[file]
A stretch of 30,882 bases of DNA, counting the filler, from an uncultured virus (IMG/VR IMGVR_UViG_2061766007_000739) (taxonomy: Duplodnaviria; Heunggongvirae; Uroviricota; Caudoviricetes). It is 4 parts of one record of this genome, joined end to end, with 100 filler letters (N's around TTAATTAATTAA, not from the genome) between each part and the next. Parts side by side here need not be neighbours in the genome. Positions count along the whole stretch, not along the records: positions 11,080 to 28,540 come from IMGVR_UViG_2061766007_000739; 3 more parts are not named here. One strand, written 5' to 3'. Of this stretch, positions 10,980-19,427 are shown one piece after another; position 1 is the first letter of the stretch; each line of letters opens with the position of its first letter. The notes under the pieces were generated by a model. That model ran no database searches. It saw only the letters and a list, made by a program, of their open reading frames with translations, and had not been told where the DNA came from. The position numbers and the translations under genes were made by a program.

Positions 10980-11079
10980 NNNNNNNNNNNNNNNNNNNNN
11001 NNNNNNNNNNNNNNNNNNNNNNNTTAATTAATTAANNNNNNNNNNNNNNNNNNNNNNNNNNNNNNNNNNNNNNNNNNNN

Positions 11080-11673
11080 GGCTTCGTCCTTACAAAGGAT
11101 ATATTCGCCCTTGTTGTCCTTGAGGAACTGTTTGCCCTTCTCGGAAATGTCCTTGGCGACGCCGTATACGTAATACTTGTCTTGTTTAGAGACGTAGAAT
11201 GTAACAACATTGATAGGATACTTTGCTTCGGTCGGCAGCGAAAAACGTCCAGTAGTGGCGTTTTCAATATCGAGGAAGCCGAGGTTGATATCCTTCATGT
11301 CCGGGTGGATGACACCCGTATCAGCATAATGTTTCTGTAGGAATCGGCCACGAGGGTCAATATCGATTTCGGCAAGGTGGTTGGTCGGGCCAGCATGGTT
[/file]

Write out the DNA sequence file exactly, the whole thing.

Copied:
A stretch of 30,882 bases of DNA, counting the filler, from an uncultured virus (IMG/VR IMGVR_UViG_2061766007_000739) (taxonomy: Duplodnaviria; Heunggongvirae; Uroviricota; Caudoviricetes). It is 4 parts of one record of this genome, joined end to end, with 100 filler letters (N's around TTAATTAATTAA, not from the genome) between each part and the next. Parts side by side here need not be neighbours in the genome. Positions count along the whole stretch, not along the records: positions 11,080 to 28,540 come from IMGVR_UViG_2061766007_000739; 3 more parts are not named here. One strand, written 5' to 3'. Of this stretch, positions 10,980-19,427 are shown one piece after another; position 1 is the first letter of the stretch; each line of letters opens with the position of its first letter. The notes under the pieces were generated by a model. That model ran no database searches. It saw only the letters and a list, made by a program, of their open reading frames with translations, and had not been told where the DNA came from. The position numbers and the translations under genes were made by a program.

Positions 10980-11079
10980 NNNNNNNNNNNNNNNNNNNNN
11001 NNNNNNNNNNNNNNNNNNNNNNNTTAATTAATTAANNNNNNNNNNNNNNNNNNNNNNNNNNNNNNNNNNNNNNNNNNNN

Positions 11080-11673
11080 GGCTTCGTCCTTACAAAGGAT
11101 ATATTCGCCCTTGTTGTCCTTGAGGAACTGTTTGCCCTTCTCGGAAATGTCCTTGGCGACGCCGTATACGTAATACTTGTCTTGTTTAGAGACGTAGAAT
11201 GTAACAACATTGATAGGATACTTTGCTTCGGTCGGCAGCGAAAAACGTCCAGTAGTGGCGTTTTCAATATCGAGGAAGCCGAGGTTGATATCCTTCATGT
11301 CCGGGTGGATGACACCCGTATCAGCATAATGTTTCTGTAGGAATCGGCCACGAGGGTCAATATCGATTTCGGCAAGGTGGTTGGTCGGGCCAGCATGGTT